Little-Known Report Could Save You Money On Auto, Home Insurance
Let’s say your car winds up in a crash, or a storm wreaks havoc on your house. Well, if you file an insurance claim, it will go into your CLUE report. The problem is that chances are you have not heard of a CLUE report, let alone know how to access it.
Officially known as the Comprehensive Loss Underwriting Exchange, your CLUE report keeps record of every insurance claim filed on your car and your home for the last seven years.
Insurance providers often pull CLUE reports to determine your level of risk. The higher the risk, the more you’ll end up paying for home or auto insurance premiums.
“Use it as a tool, as part of your due diligence to figure out if you want to purchase the home,” said real estate agent Jennifer Gilchrist of Utah Key Real Estate.
She said using CLUE reports to gauge a home’s condition hit the real estate radar just a couple years ago. What they can do is reveal a home’s red flags before you buy it.
“If it has multiple claims for a water issues, then you might want to find out what’s going on,” Gilchrist explained. “Ask, ‘why is this an ongoing issue?’”
She is adamant that a CLUE report is no substitute for a home inspection.
“You have your title report. Your inspection report. You have your seller property condition disclosure, and this is just another item in your toolbox,” said Gilchrist. “If a CLUE report mentioned that there is a roof issue and a roof had been replaced or repaired you can have your inspector go up there and make sure that it was repaired properly and it is still not an ongoing issue.”
CLUE reports will show losses from roof damage, water damage, storm damage, multiple thefts, anything someone has filed a claim on.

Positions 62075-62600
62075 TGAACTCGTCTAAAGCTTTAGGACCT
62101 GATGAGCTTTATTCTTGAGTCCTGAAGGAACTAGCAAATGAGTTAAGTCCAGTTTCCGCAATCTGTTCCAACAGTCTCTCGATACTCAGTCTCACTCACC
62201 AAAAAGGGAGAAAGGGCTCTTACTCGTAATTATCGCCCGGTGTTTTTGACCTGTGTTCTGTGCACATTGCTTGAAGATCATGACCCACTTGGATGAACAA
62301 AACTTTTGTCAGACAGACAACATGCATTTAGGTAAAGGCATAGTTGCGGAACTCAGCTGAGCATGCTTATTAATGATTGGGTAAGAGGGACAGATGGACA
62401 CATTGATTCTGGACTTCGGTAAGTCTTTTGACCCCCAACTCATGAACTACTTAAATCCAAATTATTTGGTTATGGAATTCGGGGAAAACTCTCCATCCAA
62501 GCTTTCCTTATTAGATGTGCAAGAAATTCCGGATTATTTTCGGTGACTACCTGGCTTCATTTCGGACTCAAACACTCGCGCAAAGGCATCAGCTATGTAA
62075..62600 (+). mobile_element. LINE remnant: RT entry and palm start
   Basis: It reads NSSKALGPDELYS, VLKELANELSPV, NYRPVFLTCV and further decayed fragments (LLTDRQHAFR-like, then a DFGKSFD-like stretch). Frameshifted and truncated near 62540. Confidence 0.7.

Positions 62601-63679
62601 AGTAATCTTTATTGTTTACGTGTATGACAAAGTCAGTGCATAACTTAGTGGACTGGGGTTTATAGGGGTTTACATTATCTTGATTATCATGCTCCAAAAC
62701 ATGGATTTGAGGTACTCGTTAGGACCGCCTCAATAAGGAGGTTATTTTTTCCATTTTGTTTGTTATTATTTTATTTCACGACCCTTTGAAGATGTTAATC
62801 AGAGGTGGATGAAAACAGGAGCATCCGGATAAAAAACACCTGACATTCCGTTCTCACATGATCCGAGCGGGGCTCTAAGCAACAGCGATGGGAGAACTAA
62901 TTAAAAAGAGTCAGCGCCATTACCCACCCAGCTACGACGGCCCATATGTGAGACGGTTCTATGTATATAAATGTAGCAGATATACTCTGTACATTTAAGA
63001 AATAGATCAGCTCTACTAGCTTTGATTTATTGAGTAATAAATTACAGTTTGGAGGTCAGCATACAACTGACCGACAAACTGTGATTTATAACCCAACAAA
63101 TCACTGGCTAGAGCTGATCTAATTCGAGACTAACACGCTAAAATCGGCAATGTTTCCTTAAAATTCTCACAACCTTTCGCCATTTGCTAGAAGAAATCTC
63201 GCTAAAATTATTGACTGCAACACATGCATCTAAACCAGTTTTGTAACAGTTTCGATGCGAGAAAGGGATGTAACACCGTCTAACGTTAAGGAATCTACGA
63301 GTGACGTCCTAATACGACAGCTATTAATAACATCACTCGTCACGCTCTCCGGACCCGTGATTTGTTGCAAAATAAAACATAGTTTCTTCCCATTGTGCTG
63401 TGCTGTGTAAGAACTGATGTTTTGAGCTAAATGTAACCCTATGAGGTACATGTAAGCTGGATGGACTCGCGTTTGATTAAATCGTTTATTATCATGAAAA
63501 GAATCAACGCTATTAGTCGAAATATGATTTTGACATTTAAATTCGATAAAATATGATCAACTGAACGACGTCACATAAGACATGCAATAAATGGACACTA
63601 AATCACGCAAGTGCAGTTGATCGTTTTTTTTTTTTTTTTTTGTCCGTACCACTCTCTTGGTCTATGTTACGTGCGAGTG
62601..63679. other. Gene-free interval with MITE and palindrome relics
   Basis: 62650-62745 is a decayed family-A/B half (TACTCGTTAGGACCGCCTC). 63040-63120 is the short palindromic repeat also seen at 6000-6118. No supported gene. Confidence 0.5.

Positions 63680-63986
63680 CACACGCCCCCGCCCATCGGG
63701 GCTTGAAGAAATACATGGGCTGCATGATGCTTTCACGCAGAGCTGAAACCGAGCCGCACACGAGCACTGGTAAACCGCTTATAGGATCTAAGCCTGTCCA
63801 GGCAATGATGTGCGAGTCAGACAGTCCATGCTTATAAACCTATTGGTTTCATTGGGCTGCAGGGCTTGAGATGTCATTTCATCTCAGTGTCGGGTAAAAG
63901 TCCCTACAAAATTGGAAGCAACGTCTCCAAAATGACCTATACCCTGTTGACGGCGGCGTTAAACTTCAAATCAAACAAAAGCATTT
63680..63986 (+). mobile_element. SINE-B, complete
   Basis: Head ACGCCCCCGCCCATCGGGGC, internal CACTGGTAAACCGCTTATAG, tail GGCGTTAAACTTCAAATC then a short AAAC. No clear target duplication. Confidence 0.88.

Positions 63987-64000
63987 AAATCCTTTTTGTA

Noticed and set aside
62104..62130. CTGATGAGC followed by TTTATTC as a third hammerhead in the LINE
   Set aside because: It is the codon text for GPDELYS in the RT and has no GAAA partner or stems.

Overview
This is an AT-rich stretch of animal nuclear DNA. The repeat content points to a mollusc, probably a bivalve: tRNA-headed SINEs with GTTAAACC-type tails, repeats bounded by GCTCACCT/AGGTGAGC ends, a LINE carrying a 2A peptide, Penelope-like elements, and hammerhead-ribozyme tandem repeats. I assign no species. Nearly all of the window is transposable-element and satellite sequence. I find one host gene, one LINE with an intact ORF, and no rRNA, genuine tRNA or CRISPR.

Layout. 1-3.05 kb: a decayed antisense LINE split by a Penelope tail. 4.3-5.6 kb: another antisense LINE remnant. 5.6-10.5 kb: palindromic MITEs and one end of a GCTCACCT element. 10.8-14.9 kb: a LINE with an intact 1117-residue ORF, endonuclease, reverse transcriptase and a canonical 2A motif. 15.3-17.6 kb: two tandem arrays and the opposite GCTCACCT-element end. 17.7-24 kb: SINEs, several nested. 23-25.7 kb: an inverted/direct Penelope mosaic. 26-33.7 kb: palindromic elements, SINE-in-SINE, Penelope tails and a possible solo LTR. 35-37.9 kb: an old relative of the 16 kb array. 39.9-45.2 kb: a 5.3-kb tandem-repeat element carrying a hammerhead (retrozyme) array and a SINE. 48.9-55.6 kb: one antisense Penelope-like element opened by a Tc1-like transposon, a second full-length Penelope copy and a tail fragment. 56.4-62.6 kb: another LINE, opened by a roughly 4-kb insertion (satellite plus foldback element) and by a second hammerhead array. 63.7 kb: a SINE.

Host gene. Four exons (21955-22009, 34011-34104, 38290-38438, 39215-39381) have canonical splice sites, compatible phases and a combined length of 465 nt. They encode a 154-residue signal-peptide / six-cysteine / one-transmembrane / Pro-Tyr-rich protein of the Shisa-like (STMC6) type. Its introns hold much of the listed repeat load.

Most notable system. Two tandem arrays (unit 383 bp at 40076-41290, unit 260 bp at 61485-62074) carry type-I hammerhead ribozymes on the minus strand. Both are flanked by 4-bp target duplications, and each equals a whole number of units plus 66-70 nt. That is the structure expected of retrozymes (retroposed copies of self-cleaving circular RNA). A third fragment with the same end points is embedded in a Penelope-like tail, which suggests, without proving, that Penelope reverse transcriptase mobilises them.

“If they had several claims for theft you might want to contact the police department to see what type of crime is in the area or pull up one of those websites that will shows you the crime in certain areas,” Gilchrist suggested.
There is a catch: only the actual homeowners call pull their own home’s CLUE report. Gilchrist recommends buyers ask sellers for a copy as part of the negotiation process. The reports are free.
As mandated by the 2003 Fair and Accurate Credit Transactions Act, you are allowed to pull a free CLUE report, every year. And, they are fairly easy to pull.
In your browser, go to Personalreports.lexisnexis.com and click on the Insurance Report option at the bottom of the screen. From there, you can fill in your information and you should see your report in a few minutes.
Even if you’re not selling or buying a home, pulling a CLUE report once a year is a good idea. This is your chance to fix errors that might have spiked your home or auto insurance premiums.
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